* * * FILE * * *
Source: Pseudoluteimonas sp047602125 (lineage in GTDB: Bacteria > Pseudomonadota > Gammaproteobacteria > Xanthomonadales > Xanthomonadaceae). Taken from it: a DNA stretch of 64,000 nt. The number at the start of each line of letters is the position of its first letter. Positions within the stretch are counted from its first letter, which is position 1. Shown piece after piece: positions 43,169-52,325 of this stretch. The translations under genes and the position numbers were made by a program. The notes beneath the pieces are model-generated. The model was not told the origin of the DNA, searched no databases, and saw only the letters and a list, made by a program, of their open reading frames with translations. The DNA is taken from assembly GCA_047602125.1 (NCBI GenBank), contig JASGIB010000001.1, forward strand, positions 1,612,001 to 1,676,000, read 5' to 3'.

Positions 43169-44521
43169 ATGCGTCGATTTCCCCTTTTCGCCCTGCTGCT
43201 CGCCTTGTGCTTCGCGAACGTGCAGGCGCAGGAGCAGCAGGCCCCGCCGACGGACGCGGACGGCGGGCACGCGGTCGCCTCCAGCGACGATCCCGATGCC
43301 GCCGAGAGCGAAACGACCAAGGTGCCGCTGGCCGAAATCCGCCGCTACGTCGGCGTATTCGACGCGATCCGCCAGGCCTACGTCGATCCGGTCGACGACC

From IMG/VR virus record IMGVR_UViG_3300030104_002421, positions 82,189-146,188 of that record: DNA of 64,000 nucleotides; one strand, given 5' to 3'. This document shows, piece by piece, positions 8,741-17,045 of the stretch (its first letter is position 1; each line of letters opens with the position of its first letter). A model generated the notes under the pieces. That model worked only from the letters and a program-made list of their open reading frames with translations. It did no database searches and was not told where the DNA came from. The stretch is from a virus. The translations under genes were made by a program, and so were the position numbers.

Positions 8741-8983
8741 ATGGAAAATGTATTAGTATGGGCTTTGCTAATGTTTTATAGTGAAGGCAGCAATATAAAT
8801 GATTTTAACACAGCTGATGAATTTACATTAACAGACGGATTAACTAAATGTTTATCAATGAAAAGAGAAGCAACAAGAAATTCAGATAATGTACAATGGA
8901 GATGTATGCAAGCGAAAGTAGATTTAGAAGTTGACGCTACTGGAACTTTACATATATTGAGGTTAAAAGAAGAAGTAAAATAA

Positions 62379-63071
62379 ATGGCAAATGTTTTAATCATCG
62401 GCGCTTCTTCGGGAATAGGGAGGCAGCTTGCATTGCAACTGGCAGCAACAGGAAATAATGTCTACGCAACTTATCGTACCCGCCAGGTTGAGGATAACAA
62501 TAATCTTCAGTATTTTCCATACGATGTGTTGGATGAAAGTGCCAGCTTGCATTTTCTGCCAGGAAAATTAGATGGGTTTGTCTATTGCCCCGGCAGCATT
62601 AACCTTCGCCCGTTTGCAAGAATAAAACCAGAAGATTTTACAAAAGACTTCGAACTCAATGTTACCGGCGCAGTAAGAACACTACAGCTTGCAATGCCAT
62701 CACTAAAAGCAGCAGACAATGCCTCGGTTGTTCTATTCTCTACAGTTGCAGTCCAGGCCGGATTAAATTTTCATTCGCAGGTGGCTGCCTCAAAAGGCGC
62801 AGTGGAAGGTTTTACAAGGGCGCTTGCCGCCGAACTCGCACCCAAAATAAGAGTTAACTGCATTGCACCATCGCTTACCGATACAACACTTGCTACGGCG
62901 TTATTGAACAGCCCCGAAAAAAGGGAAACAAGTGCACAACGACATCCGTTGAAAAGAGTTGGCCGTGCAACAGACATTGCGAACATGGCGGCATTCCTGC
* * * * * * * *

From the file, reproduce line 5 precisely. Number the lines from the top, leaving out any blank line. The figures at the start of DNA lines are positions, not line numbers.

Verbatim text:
43301 GCCGAGAGCGAAACGACCAAGGTGCCGCTGGCCGAAATCCGCCGCTACGTCGGCGTATTCGACGCGATCCGCCAGGCCTACGTCGATCCGGTCGACGACC